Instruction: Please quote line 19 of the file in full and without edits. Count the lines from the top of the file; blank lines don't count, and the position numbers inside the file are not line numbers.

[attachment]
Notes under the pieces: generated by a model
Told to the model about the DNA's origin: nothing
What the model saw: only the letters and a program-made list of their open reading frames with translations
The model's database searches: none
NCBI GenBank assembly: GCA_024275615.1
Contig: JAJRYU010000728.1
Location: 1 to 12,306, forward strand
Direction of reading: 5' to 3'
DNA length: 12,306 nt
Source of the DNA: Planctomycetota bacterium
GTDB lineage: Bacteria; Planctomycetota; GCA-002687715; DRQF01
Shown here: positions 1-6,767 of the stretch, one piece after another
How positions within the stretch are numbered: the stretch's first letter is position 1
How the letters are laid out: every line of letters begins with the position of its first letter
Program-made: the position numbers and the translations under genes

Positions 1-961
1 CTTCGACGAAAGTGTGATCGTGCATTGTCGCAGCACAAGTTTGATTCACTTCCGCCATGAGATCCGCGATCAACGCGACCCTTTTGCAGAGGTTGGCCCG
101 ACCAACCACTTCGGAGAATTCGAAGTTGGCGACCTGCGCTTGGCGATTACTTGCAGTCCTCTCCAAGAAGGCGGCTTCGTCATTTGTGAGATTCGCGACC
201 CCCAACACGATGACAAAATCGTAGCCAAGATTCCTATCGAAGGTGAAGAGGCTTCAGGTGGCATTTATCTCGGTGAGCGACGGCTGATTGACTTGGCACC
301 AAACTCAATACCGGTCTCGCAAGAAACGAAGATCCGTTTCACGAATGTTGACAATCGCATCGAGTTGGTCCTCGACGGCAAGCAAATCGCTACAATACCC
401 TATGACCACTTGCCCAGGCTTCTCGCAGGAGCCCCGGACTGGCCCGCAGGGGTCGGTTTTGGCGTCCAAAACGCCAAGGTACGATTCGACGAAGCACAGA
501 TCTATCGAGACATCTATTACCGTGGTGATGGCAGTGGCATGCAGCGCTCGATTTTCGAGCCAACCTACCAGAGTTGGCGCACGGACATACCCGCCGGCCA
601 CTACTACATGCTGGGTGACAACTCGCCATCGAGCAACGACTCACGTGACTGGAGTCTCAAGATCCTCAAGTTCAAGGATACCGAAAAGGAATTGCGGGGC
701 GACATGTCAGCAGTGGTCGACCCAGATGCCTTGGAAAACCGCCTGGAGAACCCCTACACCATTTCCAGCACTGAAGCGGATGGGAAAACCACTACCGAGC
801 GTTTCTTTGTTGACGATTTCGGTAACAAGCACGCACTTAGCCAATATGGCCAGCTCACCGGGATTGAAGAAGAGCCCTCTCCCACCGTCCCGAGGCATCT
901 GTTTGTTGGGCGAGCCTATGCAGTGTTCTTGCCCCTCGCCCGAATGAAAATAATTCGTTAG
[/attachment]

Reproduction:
201 CCCAACACGATGACAAAATCGTAGCCAAGATTCCTATCGAAGGTGAAGAGGCTTCAGGTGGCATTTATCTCGGTGAGCGACGGCTGATTGACTTGGCACC